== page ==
Written by El Articulo Definido
In 1989 The Simpsons aired their Christmas special, and for many, this was something totally new, a depiction of a dysfunctional nuclear family that seemed more familiar to many families than what was depicted on typical sitcoms. In the beginning that show had dysfunction, but its popularity was largely due to its heart.
However, when that show was aired, not once do I remember it being compared to, what seems to me, its obvious predecessor, Wait Till Your Father Gets Home. With Season One released as a Hanna-Barbera Classic Collection by Time Warner last week, it has become apparent to me what an overlooked treasure this show is.
Wait Till Your Father Gets Home was originally aired in 1972 and features the voice of Tom Bosley as Harry Boyle, an understanding father trying to understand a vastly changing world. His neighbor is conservative, way to the right, terrified of the communist threat to America, and thus runs a crack outfit of pseudo militants, The Vigilantes, bent on bringing justice and safety to their quiet neighborhood. And so, The Vigilantes stand as a great example of just one extreme.
His children, however, go to the opposite extreme. The two oldest children, Alice and Chet, serve to show the bleeding-heart liberalism that was prevalent in the 1970s. Just one example, is in an early episode in which the family suspects Harry of cheating with his secretary. They don’t believe him when he denies it, yet they try to understand why he would cheat, rather than chastise him for doing so. Of course, not once do they consider that he didn’t. In response Harry utters, “I get treated better around here when they think I’ve done wrong.” The largest, most prevalent theme when dealing with the kids is that Chet, at 22, refuses to get a job.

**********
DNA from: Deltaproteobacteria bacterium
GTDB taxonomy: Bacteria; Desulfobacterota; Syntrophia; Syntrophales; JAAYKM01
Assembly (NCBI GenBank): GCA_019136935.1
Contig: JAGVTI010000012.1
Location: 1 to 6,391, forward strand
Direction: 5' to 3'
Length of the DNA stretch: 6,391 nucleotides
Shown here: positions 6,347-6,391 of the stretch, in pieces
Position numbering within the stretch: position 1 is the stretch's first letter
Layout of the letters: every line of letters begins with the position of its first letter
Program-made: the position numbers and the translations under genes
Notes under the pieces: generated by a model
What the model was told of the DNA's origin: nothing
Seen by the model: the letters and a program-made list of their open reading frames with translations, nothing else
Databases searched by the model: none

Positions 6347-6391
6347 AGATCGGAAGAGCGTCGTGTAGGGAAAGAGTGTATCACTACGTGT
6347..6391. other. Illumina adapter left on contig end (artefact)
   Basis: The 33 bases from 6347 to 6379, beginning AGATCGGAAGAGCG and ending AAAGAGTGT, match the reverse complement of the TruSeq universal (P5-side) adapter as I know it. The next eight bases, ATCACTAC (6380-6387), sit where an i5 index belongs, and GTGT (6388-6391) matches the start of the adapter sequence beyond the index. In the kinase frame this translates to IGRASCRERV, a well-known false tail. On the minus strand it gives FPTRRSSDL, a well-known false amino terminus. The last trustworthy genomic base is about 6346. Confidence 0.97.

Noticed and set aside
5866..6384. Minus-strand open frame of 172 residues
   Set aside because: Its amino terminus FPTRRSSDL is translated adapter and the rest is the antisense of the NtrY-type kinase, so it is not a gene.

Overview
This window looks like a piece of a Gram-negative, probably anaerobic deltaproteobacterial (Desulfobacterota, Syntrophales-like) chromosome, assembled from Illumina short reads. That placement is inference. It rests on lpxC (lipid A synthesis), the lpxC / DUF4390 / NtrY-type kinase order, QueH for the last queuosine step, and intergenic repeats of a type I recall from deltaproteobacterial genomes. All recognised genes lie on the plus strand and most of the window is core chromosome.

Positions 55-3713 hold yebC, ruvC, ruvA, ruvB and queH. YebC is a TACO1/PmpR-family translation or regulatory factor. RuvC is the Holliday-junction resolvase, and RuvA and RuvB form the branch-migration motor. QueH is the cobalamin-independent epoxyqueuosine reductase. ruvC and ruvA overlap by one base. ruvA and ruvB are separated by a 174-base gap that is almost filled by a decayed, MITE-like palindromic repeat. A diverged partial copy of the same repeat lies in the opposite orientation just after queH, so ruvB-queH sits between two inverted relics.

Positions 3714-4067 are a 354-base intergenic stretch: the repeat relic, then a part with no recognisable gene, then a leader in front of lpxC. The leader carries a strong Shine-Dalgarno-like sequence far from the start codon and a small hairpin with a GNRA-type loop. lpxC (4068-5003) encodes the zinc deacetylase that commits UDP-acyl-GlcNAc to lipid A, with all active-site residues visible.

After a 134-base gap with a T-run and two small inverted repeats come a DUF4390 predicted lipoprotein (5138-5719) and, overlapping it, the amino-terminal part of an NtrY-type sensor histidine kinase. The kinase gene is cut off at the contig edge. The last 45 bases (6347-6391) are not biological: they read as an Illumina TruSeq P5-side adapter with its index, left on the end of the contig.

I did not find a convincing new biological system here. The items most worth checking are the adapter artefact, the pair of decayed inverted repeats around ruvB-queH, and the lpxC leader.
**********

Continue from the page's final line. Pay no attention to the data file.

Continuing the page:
Is it a case of history repeating itself, as more and more kids are frightened of entering the workplace after college? Of course, it doesn’t help that there are few jobs waiting for them.
The youngest son, Jamie, who is voiced throughout the season by both Willie Ames and Jackie Earl Haley, seems to be a prototype for Family Ties’ Alex P. Keaton, and sign of what is to come in the ’80s. The young, entrepreneurial Jamie is constantly trying to sell whatever services he has for a little extra change, and even tries to barter up the value of a lost tooth, asking why the Tooth Fairy doesn’t account for inflation.
In the middle of all, is Mom. She is a mom of the past, dependent on house and husband, but is ruler of the roost at home. However, she is always supportive of both the kids and Harry. She is the sole voice of reason, even when no one is listening.
Overall, it is a very unique family dynamic that encapsulates the feelings of change spreading through the mass consciousness at the time. Alongside of all of this social commentary is an animation style that fits the show so well. It is very pared down, putting less emphasis on backgrounds, and more emphasis on characters, and with this minimalist approach the viewer is left with a less-is-more feeling.
In the end, the best way to describe it is as Family Guy living next door to American Dad with the heart, emotions, truth, and honesty of the first few seasons of The Simpsons. For those who remember this show, it is worth the purchase as a reminder of the past, and a reminder of the present as it holds up remarkably better than many sitcoms of the ’70s. That, in my mind is due to the themes taking precedence over the visual commitment of painting the ’70s. It’s just a family, dealing with the issues of their, and our, times.